Preclinical Models to Study Obesity and Breast Cancer in Females: Considerations, Caveats, and Tools
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Obesity increases the risk for breast cancer and is associated with poor outcomes for cancer patients. A variety of rodent models have been used to investigate these relationships; however, key differences in experimental approaches, as well as unique aspects of rodent physiology lead to variability in how these valuable models are implemented. We combine expertise in the development and implementation of preclinical models of obesity and breast cancer to disseminate effective practices for studies that integrate these fields. In this review, we share, based on our experience, key considerations for model selection, highlighting important technical nuances and tips for use of preclinical models in studies that integrate obesity with breast cancer risk and progression. We describe relevant mouse and rat paradigms, specifically highlighting differences in breast tumor subtypes, estrogen production, and strategies to manipulate hormone levels. We also outline options for diet composition and housing environments to promote obesity in female rodents. While we have applied our experience to understanding obesity-associated breast cancer, the experimental variables we incorporate have relevance to multiple fields that investigate women's health.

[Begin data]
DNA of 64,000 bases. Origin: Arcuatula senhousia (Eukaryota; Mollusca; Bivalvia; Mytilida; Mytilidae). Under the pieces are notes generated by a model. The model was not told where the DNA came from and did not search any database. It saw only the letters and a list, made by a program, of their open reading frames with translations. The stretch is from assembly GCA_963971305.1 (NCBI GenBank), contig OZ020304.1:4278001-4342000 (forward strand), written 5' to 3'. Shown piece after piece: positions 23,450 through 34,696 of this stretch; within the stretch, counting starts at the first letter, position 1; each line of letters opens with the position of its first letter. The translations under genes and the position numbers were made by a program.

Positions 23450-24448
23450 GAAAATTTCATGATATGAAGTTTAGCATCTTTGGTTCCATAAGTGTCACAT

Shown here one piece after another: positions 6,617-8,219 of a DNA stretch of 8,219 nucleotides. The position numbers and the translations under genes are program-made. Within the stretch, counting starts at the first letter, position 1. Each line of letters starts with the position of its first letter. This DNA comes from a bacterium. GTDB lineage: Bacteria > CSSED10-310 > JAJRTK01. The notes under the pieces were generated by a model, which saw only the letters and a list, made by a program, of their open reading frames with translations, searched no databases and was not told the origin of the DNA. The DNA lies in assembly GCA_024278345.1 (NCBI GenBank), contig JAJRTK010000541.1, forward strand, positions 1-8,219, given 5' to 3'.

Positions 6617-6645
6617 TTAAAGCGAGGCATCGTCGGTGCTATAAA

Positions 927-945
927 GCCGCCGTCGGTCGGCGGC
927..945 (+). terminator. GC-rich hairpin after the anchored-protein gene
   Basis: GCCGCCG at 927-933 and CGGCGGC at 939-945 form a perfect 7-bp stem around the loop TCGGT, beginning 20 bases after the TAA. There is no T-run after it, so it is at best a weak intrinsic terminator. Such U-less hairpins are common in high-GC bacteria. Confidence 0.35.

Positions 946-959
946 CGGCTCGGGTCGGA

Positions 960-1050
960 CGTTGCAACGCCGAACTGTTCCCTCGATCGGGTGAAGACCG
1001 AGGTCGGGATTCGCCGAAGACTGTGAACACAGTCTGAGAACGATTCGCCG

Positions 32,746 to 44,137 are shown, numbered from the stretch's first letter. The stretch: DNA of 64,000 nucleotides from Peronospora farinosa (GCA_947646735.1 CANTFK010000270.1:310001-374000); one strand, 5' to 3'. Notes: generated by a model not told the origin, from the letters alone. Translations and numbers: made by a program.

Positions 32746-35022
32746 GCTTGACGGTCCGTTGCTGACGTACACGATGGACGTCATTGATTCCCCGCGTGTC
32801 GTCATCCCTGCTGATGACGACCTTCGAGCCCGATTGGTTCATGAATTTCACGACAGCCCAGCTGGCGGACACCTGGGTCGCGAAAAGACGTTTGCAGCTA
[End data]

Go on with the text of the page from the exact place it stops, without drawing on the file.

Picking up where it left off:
author list (cited authors)
Giles, E. D., & Wellberg, E. A.